In reading this bug I can see that, in the past, Tor has been fingerprinted based on the cipher suites negotiated in the initial TLS handshake. Originally it looks like a copy of the cipher suites in a version of Firefox negotiating with Apache were used -- the goal being that it mimics a standard browser. The result of the bug was that the cipher suite was updated to look like other browsers.

My questions are:

  • How effective is this solution? The pluggable transports page shows why this isn't perfect, but is there any information on whether it's currently being used to block connections?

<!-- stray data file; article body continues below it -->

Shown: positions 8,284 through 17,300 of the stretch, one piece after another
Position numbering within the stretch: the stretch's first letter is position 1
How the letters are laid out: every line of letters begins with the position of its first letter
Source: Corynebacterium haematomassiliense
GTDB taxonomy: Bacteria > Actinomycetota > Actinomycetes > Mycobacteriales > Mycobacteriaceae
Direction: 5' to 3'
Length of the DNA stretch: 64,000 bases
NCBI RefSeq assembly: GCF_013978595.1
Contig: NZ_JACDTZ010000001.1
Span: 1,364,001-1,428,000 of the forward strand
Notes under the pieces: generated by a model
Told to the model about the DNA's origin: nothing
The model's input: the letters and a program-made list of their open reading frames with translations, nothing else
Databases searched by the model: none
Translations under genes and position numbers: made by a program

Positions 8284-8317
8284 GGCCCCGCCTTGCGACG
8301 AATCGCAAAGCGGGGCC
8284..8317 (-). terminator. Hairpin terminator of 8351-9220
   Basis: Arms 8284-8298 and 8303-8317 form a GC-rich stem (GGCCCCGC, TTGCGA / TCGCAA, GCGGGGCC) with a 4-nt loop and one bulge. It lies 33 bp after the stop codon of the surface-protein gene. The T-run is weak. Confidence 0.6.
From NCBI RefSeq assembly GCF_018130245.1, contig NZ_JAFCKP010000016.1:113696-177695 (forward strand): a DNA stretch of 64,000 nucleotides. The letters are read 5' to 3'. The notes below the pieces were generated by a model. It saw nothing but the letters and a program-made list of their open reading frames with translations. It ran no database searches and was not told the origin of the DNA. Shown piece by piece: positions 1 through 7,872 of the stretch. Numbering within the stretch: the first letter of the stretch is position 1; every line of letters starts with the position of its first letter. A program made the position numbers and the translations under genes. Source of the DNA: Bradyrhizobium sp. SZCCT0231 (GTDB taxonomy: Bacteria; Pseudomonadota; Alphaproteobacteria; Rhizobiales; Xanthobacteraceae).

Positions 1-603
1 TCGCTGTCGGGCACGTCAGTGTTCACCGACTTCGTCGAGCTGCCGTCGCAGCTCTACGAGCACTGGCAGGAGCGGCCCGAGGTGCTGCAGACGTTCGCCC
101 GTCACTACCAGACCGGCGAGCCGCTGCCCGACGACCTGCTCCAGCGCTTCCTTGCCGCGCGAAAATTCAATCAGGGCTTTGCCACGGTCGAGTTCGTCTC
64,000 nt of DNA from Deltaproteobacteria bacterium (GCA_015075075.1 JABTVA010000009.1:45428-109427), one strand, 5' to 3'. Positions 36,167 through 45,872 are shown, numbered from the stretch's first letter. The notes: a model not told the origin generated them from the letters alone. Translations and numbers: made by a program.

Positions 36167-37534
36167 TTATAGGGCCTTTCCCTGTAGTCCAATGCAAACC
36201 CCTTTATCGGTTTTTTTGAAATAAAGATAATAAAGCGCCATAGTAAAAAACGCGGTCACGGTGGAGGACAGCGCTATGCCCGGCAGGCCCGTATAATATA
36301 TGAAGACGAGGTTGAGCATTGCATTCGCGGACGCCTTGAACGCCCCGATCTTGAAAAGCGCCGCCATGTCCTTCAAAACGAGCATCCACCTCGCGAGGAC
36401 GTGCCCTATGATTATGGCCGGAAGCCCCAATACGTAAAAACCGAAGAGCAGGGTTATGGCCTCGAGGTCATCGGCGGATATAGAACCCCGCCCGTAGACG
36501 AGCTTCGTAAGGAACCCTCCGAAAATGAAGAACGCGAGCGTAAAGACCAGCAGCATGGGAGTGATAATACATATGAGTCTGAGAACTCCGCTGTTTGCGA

• While a variety of suites are offered only a few can actually be used by Tor. Would a plausible active attack exist where an adversary could force force negotiation using an unsupported cipher in order to verify the host is a Tor node?

1 Answer 1


Today, Tor is moving away from looking like TLS, with pluggable transports being the solution for censored users. Tor is moving to using stronger cryptographic primitives so looking like a browser is no longer the goal. Detecting Tor relays not behind pluggable transports is relatively straightforward. One of the ways is doing what you describe.

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